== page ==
In a bit of an ironic twist, Letarte was expected to be the catalyst for Earnhardt’s revival despite being part of Gordon’s downfall. The move did lead to mixed reviews by some, but for the most part it was generally considered a great move to have Earnhardt move into the same shop with Johnson. Once again, the expectations were back, and they only increased after Earnhardt won the pole for the Daytona 500. He came oh-so close to winning races at Martinsville and Charlotte in the spring and stayed consistent throughout the entire year for the first time in a while. Earnhardt finally finished seventh in the points, the highest he had finished since 2005. The off-season change was definitely a step in the right direction and was a vast improvement from the previous two years. Still, to say he was back would be a stretch. There were several important categories that he faltered in as he had just four top-10 finishes, only 52 laps led, and most importantly, a goose egg in the win column. While he was consistently finishing better than many other drivers, he was never really that competitive. In other words, Earnhardt was nowhere close to his glory days from ’01-‘04.
So now, here we are, one fourth of the way through 2012 NASCAR calendar, and Earnhardt is back.
It certainly looks like it could be for real this time at least. It took Earnhardt just one race at Las Vegas to eclipse his lap led total from 2011 and he has already matched last year’s top 5 total with four. As it stands right now, Earnhardt is on pace for his best season ever; if he continues to go at this rate he could end 2012 with 28 top-10’s. He is the only driver to finish every race so far in the top-15 and his average finish of 7.3 would shatter his previous best of 12.1. While it will be tough to maintain this pace, Earnhardt is making a statement that he may well be a force to be reckoned with in the Chase. There is still one thing he needs to do, though, to officially mark his return, and that is to win. Before he can even think about competing for the Sprint Cup, Earnhardt must end the winless drought that will reach four years next month. He came close this past weekend at Richmond, and his most successful track, Talladega, is up next. Earnhardt is currently on the best run of his career from a consistency standpoint, and if he can’t win now, then we may never see him in the winner’s circle again.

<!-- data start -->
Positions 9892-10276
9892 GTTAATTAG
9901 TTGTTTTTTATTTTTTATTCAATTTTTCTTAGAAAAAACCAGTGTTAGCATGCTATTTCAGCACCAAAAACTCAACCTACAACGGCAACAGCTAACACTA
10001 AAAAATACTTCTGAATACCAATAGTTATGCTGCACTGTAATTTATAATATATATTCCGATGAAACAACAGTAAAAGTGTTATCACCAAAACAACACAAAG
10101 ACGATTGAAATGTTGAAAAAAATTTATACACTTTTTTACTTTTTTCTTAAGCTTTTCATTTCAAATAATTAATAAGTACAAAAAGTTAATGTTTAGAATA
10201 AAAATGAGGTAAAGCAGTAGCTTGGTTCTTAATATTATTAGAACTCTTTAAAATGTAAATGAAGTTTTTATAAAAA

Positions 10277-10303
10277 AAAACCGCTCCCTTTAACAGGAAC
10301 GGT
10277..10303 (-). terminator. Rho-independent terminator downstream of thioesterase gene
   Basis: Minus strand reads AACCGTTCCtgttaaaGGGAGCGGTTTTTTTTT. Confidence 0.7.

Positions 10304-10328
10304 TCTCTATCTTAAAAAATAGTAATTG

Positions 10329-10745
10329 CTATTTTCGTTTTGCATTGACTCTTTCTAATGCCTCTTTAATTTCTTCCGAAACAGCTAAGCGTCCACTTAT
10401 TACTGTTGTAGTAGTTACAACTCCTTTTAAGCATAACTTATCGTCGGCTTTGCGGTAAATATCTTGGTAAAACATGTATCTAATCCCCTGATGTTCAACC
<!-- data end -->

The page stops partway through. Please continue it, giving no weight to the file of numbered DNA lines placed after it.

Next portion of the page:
So, there is still one caveat in Earnhardt’s quest for a comeback. No matter how well he does for the remainder of the year, he needs to prove he can still win races. Until he does so, you can’t say Dale Earnhardt Jr. is back. But it’s looking good so far.